Blinding is one of those principles of experimental design whereby the subjects don't know what treatments they're going to receive.
When you randomize an experiment, it is done to reduce bias. However, it's possible to give subtle clues regarding what treatment they're receiving; it’s important that the people don’t know what they're receiving.
Why is this? Because it might be an incentive for them to either stay on the treatment if it's a drug or go off the treatment if they think they're not getting the real drug.
Also, it may be true that people with an agenda might want to bend the results in their favor. They might want to make the results of an experiment seem more positive than they really are. This idea of the experimenter wanting to bend the results in their favor is called the “experimenter effect”.
To counteract both of those two ideas, we implement a strategy called blinding. Only people who are behind the scenes will know who is getting what. No one, either directly involved in the experiment or taking any of the treatments, knows what treatments they're receiving.
Ideally, when you open the pills up, they would look the same on the inside, too. The idea is that no one knows which pill is fake and which one has the tested drug.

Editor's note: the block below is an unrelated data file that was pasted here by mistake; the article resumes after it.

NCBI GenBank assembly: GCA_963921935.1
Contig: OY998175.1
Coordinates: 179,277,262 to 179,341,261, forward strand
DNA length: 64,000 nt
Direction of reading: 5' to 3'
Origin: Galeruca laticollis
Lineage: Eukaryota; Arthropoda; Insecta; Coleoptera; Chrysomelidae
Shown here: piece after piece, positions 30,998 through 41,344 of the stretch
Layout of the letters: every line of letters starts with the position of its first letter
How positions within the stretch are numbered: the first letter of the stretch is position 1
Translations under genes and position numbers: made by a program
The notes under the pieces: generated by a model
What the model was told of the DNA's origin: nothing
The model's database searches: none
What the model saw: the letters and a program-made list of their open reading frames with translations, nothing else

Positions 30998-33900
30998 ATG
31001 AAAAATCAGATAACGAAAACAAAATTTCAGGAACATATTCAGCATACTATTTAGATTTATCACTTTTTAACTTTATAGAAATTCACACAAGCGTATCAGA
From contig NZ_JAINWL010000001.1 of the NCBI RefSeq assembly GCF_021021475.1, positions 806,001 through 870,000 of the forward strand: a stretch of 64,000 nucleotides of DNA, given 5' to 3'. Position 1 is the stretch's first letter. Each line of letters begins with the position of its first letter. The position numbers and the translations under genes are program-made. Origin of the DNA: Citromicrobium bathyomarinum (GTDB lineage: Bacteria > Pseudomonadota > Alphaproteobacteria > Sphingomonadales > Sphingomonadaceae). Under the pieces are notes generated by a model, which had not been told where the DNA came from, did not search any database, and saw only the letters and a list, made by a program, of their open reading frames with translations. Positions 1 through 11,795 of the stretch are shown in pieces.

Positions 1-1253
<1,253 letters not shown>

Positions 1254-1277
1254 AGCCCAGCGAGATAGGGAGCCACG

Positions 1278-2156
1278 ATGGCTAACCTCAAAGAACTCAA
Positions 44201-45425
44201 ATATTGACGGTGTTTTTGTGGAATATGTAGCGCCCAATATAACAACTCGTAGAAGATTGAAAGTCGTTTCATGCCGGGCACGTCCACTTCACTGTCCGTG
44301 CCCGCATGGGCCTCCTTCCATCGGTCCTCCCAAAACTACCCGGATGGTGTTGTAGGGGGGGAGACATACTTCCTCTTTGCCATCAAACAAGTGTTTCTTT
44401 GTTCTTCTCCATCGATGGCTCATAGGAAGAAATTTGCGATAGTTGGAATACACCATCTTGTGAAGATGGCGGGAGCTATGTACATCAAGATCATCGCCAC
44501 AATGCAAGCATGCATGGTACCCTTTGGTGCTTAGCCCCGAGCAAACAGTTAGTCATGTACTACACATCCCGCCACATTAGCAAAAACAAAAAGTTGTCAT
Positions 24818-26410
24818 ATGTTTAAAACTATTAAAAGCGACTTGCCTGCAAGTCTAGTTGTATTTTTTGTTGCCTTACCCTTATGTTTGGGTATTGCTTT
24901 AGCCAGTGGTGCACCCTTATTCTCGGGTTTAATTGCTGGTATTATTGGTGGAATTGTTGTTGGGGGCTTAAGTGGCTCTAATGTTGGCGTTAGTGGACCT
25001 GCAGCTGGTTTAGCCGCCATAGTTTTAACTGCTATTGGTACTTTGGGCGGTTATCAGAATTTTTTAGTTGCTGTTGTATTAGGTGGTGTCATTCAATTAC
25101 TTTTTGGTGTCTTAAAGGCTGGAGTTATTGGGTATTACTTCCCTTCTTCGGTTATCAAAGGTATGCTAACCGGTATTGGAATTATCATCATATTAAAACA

The fake drug is usually some kind of a sugar or something that makes the person in the control group feel like they're actually taking something when they’re really not.
A lot of the times, experiments are what we call double-blind. Double-blind experiments means that the subjects don't know what treatment they're receiving, nor does anyone who has any contact with them. This can eliminate bias, due to a subject thinking they know what group they're in. It also reduces the experimenter effect of someone trying to bend the results.
Single-blind experiments, on the other hand, can have subjects blinded, but the researchers are not.
However, the experimenters don't need to who was assigned not to exercise. This is single-blind because the experimenters don't know. The experimenters were blinded, but the subjects were not.
Source: Adapted from Sophia tutorial by Jonathan Osters.